Donnell Sanderfer, 59, an attendee from Phoenix, Ill., south of Chicago, was one of the people shouting from the rafters as panelists urged President Obama to do more for blacks. He voted for him in 2008, but now Sanderfer expresses buyer’s remorse.
“I voted for him, and I would fight you if you said you weren’t going to vote for him,” Sanderfer said. “I’m not going to be happy if things stay the same. The economy is getting worse and black people are suffering. I’m suffering. The president is afraid if he helps black people he’s going to be called a racist. But do white people care about us? White people don’t care.”
Sanderfer’s was a point that was echoed throughout the day from panelists and attendees alike. But all African Americans do not agree that President Obama should do more for blacks. Obama does not agree either. He has argued that the economic job and stimulus programs he has put into motion will help everyone. The president’s response and that of other black leaders defending his approach spurred Smiley to convene the panel.
Farrakhan, the controversial leader of the Nation of Islam, acknowledged during the discussion that he had kept a low profile and avoided speaking out during Obama’s presidential campaign so as not to damage the candidate’s chances during the racially charged contest. He argued that because 97 percent African Americans voted for Obama, the president should pay attention to the needs of the black community.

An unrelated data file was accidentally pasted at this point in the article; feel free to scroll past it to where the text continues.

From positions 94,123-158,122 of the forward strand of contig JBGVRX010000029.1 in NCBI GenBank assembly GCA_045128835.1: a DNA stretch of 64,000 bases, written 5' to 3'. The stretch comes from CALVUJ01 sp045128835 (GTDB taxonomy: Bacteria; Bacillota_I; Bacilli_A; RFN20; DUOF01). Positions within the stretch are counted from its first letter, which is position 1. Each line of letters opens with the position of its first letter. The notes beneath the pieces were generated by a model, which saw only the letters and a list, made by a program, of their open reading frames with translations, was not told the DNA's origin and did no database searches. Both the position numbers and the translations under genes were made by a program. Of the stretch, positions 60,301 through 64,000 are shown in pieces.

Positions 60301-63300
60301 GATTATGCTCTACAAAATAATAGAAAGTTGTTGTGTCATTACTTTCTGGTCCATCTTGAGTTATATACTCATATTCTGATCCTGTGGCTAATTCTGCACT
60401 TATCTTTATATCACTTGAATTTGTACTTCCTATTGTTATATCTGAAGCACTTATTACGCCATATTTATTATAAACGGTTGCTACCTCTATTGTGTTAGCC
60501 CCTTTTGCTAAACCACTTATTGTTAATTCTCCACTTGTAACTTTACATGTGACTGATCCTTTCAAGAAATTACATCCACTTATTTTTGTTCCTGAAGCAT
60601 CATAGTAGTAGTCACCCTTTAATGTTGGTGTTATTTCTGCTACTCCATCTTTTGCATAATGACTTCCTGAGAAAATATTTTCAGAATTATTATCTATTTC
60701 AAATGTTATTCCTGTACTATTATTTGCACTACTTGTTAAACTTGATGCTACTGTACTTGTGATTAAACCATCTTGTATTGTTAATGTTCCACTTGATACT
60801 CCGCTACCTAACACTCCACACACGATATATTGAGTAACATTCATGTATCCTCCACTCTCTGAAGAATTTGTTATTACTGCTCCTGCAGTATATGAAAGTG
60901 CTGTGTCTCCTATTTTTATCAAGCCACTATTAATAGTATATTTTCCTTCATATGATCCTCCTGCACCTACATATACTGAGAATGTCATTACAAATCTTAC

“I think he’s brilliant and has fresh ideas, but I was under no illusion that if he became president, he could change black suffering,” Farrakhan said. “When you sit in that seat … you feel the forces that surround power … President Obama does not run this country. He has been chosen to run white affairs … If we get something, it’s because we organized and forced the government to speak to our needs.”